There wasn't so much as a whimper from the four Maryland teams about their seedings for the NCAA lacrosse tournament.
From Dave Cottle, coach of eighth-seeded Loyola, came these words: "We knew we'd be No. 7 or 8. If we'd had a better season, we wouldn't have had to worry about it. We probably would have been fighting for No. 5 or 6."
From Dick Edell of No. 7 Maryland: "I like our draw. I'm excited."
From Carl Runk of No. 11 Towson State: "It's been a long season, but a good one, and I'm tickled for the kids. They're deserving. I have no problem with No. 11. One through four are reserved for the elite, and as you go down the list the teams are close. We have parity in the sport."
And this from Tony Seaman of No. 4 Johns Hopkins: "We figured this was the way it would go. We're excited and ready."
In sum, there were no surprises yesterday when the NCAA selection committee announced the seedings for the 12-team tournament, which will start Wednesday with four first-round games.
The only team in last week's top 12 of the coaches' poll that isn't in the tournament is Duke. The Blue Devils lost out to Michigan State, the West qualifier. The team that is decreed the best in the West receives an automatic bid.
"The committee did its homework," Cottle said approvingly.
Johns Hopkins, as the No. 4 in the latest poll, figured to be the fourth seed. The Blue Jays will play the Syracuse-Michigan State winner Sunday at Homewood Field.
On Wednesday, No. 9 Massachusetts is at No. 8 Loyola, No. 10 Rutgers is at No. 7 Maryland, No. 11 Towson State is at No. 6 Virginia and No. 12 Michigan State is at No. 5 Syracuse.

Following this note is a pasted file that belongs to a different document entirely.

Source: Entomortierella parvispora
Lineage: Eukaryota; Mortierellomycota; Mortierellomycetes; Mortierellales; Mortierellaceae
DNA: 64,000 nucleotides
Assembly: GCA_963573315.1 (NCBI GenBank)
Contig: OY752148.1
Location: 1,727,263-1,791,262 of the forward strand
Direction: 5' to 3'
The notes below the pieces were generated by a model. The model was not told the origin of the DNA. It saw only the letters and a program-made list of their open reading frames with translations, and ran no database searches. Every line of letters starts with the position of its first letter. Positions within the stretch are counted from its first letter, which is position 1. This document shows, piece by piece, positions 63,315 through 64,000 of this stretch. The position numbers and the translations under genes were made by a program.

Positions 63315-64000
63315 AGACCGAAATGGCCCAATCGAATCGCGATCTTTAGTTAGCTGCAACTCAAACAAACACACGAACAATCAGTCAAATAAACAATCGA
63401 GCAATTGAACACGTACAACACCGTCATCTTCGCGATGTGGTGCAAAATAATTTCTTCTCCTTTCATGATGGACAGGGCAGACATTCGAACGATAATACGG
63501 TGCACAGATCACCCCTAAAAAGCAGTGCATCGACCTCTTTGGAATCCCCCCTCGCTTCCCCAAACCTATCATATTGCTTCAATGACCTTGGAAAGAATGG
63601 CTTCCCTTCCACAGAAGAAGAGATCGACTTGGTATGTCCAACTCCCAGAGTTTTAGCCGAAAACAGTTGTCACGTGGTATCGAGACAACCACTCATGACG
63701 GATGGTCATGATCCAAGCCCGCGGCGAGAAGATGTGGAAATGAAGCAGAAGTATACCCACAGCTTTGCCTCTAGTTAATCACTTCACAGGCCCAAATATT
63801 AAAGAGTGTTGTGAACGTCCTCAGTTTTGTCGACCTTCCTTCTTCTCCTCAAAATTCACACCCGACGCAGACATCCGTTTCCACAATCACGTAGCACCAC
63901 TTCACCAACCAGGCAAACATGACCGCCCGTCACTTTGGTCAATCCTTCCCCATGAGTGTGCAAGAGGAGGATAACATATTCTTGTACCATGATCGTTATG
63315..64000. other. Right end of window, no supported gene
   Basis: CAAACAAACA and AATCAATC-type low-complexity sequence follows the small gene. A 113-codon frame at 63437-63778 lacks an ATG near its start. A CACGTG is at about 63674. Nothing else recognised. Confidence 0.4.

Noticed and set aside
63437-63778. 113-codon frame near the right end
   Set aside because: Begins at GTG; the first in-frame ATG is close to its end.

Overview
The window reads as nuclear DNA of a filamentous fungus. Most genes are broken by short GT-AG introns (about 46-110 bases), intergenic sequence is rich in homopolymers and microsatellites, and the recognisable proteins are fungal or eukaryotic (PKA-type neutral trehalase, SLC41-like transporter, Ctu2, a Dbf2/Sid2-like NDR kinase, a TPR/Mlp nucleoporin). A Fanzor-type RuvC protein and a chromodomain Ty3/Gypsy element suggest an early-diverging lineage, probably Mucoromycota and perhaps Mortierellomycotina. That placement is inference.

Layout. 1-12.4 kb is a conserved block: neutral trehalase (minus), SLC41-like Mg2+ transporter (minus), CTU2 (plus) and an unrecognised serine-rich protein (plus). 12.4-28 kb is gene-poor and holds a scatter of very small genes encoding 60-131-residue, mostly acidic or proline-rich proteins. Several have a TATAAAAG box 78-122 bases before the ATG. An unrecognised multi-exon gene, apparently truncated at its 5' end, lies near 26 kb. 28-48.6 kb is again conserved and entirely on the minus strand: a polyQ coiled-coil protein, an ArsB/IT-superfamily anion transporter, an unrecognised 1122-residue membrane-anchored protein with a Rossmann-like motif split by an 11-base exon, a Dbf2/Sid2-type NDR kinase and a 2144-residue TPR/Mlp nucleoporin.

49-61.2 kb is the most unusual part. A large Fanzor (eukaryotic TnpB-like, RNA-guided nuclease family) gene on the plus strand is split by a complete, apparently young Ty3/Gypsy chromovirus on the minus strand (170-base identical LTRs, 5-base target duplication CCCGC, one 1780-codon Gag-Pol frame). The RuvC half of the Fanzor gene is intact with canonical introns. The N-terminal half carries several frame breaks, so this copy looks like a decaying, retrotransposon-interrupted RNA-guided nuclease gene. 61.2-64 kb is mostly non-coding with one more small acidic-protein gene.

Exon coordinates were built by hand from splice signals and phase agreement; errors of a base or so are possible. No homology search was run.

Rutgers was placed ahead of Towson not because of its 7-5 record but on the strength of its schedule. Committee chairman Dave Urick of Georgetown pointed out that the Scarlet Knights played nine teams in the top 20.
"Rutgers' schedule is very impressive," Urick said. "It was a close call between Rutgers and Towson."
Rutgers scrimmaged Maryland in February. It was a three-way session, with Yale also included. Edell recalls that the Terps' 30-minute half against Rutgers "was about even." Maryland might have received a first-round bye if it hadn't been upset nine days ago by UMBC.
The committee's concern about Maryland was that its playing arena is Denton Field during the renovation of Byrd Stadium. The Terps haven't charged admission to their games this season in part because spectators can see from a bank beyond the fence.
"I checked it myself," Urick said. "They can do a few things that will make it a viable site. An admission charge is required. The crowd has to be controlled and the view from outside prevented."
Said Edell, "We'll close it down and sell tickets. I was apprehensive for a while about our having a home game, but it's going to work out."
Towson edged Virginia by a couple of goals in a preseason scrimmage, but Runk is reluctant to place much stock in that because it was a "controlled" session. All he knows is he's delighted Towson is included.
"Last year we were 11-2 and turned down," Runk said. "That left us stunned. Making the tournament -- that's what the season is all about."